3 MIN. READ
The mention of a looming recession evokes groans from sales and marketing reps everywhere. Still, you may find success at selling in a recession isn't as elusive as it sounds.
You may hear what defines a recession is two back-to-back quarters in which there's a fall in the gross domestic product (GDP). According to that indicator, the United States reached a recession in the summer of 2022. However, that is not the complete picture. The National Bureau of Economic Research (NBER), the organization that defines business cycles, recognizes a recession by looking at economic declines over a span of months. By its measures, we didn’t enter a recession.
Some statistics support NBER’s view. The labor market is strong, as are corporate earnings. Neither of those would indicate an economic downturn. Still, manufacturing activity contracted by 0.7% in October 2022. Order rates also fell over the last five months. However, the rate of decline lessened. The threat of a recession may still be a self-fulfilling prophecy. Customer demand slows in response to fears of a slowdown.
After eight months of supply chain restrictions, labor shortages and demand exceeding supply, the outlook in U.S. manufacturing is shifting. Manufacturers are placing bets on new products as demand for current offerings softens. This change in focus gives you openings as a potential supplier. According to the most recent survey of industrial executives by the Institute for Supply Management, opportunities beckon in eight of eighteen manufacturing sectors, which are currently in growth mode. These are:
Closing deals in a downturn requires effort and strategy. Notable tips for successful recession selling are:
1. Reach more people. Regardless of how well-crafted your pitch is, you’re going to get turned down a substantial percentage of the time. Recessions make customers nervous about devoting limited resources, even for impressive returns. You may have to triple or even quadruple the number of calls you make to close a sale. However, the customers are out there. With enough perseverance, you’ll make the right connections.
2. Review unsuccessful calls. Before moving on to your next target, examine the reasons your presentation failed to produce a conversion. Was there a question you couldn’t answer? Was your product incompatible with the conditions in the shop? Was your contact not empowered to close a deal at your price level? The more you can correct losing issues, the higher your conversion rate will become.
3. Go after lost customers. Although it may sound counterintuitive, customers who weren’t prepared to make the jump to your product during good times may see the need for a new opportunity now. Management may be seeking a change in capabilities or direction. They may even be anxious to meet with you. Your product could provide just the pivot point the company is looking for to survive in a changing market.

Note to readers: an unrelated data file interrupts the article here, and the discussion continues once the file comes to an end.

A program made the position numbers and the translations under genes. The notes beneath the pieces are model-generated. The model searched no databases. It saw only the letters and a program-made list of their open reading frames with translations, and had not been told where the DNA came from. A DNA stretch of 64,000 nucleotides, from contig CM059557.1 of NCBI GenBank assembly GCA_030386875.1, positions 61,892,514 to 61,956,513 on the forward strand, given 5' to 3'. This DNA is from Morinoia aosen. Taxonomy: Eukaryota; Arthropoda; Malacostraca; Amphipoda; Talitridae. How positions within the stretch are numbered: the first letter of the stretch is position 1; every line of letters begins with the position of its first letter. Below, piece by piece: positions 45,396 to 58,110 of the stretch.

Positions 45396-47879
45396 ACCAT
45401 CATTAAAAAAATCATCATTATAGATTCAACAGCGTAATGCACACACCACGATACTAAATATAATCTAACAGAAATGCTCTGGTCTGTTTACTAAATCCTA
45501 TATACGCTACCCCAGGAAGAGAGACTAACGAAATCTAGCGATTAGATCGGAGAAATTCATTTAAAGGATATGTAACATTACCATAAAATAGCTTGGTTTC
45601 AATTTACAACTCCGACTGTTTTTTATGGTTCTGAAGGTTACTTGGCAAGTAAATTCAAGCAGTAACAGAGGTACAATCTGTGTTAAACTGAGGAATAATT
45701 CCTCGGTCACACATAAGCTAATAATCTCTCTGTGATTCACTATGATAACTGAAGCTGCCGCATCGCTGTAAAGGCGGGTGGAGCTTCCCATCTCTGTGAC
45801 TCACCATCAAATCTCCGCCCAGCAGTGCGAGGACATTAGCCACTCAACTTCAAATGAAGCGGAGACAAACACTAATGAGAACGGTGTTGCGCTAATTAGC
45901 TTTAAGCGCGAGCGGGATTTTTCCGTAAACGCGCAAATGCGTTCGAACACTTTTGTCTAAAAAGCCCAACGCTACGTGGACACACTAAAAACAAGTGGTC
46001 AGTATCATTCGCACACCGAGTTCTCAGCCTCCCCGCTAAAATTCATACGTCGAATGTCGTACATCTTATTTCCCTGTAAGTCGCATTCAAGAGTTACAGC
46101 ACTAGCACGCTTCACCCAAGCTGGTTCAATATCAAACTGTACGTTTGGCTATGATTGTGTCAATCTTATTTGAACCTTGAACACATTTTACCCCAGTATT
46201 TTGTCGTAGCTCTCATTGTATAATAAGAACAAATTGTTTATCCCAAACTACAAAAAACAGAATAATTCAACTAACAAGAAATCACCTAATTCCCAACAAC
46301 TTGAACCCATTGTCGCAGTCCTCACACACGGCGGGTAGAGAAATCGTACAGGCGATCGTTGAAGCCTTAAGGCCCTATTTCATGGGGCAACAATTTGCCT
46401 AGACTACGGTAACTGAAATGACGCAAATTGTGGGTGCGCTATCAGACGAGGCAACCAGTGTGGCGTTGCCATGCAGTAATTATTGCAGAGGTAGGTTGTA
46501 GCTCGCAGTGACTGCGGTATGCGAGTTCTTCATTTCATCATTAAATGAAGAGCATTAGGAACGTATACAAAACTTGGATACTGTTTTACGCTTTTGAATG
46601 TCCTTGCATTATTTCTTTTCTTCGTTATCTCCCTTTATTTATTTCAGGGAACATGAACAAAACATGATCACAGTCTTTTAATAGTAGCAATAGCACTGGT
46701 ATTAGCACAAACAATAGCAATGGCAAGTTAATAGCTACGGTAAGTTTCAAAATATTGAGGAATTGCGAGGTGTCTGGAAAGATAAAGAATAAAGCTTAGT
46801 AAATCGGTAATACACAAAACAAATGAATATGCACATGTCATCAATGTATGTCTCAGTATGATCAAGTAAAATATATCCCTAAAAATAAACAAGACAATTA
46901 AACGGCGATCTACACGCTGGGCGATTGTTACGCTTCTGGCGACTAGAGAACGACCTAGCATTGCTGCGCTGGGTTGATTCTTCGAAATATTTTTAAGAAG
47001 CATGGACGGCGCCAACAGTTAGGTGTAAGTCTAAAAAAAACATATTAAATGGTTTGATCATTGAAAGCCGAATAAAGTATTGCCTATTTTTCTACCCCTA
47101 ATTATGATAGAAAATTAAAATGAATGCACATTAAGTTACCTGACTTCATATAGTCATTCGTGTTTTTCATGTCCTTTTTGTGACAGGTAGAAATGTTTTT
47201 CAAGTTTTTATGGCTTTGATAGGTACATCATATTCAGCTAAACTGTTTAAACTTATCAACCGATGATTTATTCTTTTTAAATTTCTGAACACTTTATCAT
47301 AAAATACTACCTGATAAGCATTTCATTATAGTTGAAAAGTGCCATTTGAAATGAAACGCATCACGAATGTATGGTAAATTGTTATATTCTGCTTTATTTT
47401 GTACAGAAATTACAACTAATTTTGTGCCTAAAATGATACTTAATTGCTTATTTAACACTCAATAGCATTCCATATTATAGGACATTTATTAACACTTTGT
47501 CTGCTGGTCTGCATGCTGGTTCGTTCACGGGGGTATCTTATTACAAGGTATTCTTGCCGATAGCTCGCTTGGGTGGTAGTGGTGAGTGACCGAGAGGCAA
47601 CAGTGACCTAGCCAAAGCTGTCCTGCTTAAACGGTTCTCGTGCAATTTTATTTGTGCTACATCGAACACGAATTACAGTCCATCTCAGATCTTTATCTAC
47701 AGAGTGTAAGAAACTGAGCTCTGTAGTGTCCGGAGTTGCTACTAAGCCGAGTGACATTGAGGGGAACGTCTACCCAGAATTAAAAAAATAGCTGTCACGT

4. Don’t mention the price too early in your presentation. For customers obsessing over details, bringing up numbers too soon can bring a conversation to a premature halt. Instead, present the case for your product to cut overhead or increase revenues. Once you’ve excited them over the advantages you bring to their business, you can negotiate the costs.
5. Focus on planning. In a downtime, every aspect of a B2B purchase comes under sharp scrutiny. Before you present to a potential customer, equip yourself to answer specific questions regarding time savings, production increases, integration, scalability and reliability. The more you can demonstrate the complete thought processes involved in developing your product, the more comfortable your customer will be with a purchase.
6. Involve executives in the process as soon as possible. As businesses struggle to find their footing, they’ll be looking to expand their potential. The decision to use your products to chart a new course most likely requires an executive signature to close the deal. The sooner you open talks at higher levels, the better your chance of making a sale.
Without intelligent prospecting, you’ll never find the gold. To make more calls, you need data on more prospects. Reliable information becomes particularly vital when you need to involve the executive suite. Fortunately, IndustrySelect can competently provide what you need for successful selling in a recession. With a subscription to IndustrySelect, you can identify your prospects by their industry, company size and location.
With comprehensive profiles of industrial companies and extensive filtering criteria, you can pinpoint the executives you need to contact by name and title, as well as obtain their emails. You can even sync the information with your address book. By using IndustrySelect, you will expand your customer base by identifying the best matches for existing purchasers. If you’re short on staff, IndustrySelect can even make calls and appointments for you.
Don’t let a downturn send your sales downhill. Try a free demo now.